So far, ClassicaLoid has been a story about the great Western classical music composers seemingly being reincarnated in modern Japan, capable of great feats of magical illusions through the power of “muzik.” However, something caught my eye in a recent episode: the connection between Sōsuke Kagura’s surname and the mythical history of Shinto-style entertainment.
When the famous Hungarian composer Franz Liszt–in female ClassicaLoid form–unexpectedly turns up at the mansion, it is revealed that Chopin had secretly been living in one of the rooms for quite some time. Liszt arrives to convince Chopin to finally give up his seclusion and become independent.
Chopin is hiding in the closet of a disused room in the mansion because he is not comfortable being around people. He has been living off orders from online stores delivered directly to his room.
When Chopin is finally discovered, Kanae and the others try to bring him into the outside world. However, Chopin continues to refuse to step outside of his comfort zone.
Thus our heroes come up with a plan to lure him out: to stage a party right outside of his closet. The sounds of cheering and laughs, music and stomping (and smell of gyōza!), and overall general merriness does not fail to manifest a slight hint of jealousy within Chopin’s heart. This in turn piques his curiosity and he takes a glance at what is going on outside. But as soon as he nudges the door open just enough to sneak a peek, the others take that opportunity to finally drag him out.
This scene echoes the origins of Kagura, an ancient Japanese tradition that has its roots over a thousand years ago and is still practiced in many forms today. Kagura originally refers to the forms of entertainment that are practiced not only for enjoyment, but also to show reverence to the Shinto gods.
Legend has it that the ancient sun-goddess Amaterasu had become very angry with her brother, Susanoo, who had caused a lot of grief. She thus shut herself off from the world in a heavenly cave known as the Ama-no-Iwato, and therefore darkness had descended upon the land. In a world plunged into pitch black, chaos and unrest befell society.
In order to bring back the light and restore order, the gods had to figure out a way to take her out of the cave. They ended up staging a clever plan–they decorated the area and set up mirrors and jewels, and the goddess Ame-no-Uzume began to do a strange dance.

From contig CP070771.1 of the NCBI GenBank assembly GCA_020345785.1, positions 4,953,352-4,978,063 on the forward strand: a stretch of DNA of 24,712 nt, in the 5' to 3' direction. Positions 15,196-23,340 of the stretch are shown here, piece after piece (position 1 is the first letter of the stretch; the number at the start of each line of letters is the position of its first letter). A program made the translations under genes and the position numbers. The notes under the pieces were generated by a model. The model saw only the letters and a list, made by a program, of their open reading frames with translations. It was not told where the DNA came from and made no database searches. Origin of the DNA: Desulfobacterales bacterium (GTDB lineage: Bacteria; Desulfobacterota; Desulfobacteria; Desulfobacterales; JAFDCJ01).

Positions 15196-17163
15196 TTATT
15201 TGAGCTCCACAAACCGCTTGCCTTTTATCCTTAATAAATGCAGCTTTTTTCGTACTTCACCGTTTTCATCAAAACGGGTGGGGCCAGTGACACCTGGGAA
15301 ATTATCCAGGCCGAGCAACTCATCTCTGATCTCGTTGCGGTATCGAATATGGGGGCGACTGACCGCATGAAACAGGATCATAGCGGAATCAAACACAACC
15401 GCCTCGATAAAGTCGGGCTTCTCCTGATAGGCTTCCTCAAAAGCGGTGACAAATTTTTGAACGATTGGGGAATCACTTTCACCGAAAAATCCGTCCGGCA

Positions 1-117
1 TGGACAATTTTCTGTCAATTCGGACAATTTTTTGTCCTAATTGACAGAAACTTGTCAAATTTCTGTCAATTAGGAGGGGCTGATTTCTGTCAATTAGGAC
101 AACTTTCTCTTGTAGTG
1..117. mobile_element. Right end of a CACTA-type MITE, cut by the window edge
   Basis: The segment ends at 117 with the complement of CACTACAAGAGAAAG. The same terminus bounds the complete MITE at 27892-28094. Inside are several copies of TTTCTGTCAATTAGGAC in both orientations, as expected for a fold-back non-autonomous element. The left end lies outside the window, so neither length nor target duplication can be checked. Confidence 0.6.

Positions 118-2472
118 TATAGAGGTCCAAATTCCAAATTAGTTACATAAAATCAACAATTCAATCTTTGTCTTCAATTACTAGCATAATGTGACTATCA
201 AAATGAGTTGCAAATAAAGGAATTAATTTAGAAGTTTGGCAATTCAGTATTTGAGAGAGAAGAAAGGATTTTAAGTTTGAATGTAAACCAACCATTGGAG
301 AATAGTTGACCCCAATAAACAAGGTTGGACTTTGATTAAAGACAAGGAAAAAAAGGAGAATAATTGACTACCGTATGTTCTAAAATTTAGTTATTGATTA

This turned out to be hilarious for the gods watching and so they began laughing extremely loudly. At this point, Amaterasu noticed the laughter coming from outside the cave and began to wonder what the commotion was about. As she was expecting everyone to be miserable from the eternal darkness engulfing the land, she was surprised to hear joyful laughter, and that people were seemingly having a good time. She decided to take a small peek. As she opened up a slit in the doorway, the gods pulled her out, and as a result, light returned to the earth.
The Shinto ritual borne from this legend is called Kagura–the same as our main character’s surname.
There are many different types of kagura in Japan still in existence, but the common point they all share is a connection between entertainment and worship. Various offshoots of kagura traditions such as juggling performances, comical routines, lion dances, and such, all give a festival-like air that perhaps in the West one would not associate with prayer and respect to a deity.
However, in kagura, the act of making others laugh and spreading joy amongst all the participants is a representation of the praise offered to the gods. Perhaps even, one could say it is a re-enactment of the faithful restoration of the light of life.
While ClassicaLoid‘s Chopin did not immediately come out of his shell entirely and is still very much shy around people, the entire sequence appears to be too much of a coincidence for it not to be a modern version of the Amaterasu story.
Who would have thought that in a show about Western music, broadcast on NHK-E (which focuses on educational programming), the character of Sōsuke Kagura would teach us instead about ancient Japanese folklore?
ClassicaLoid is currently streaming on Crunchyroll.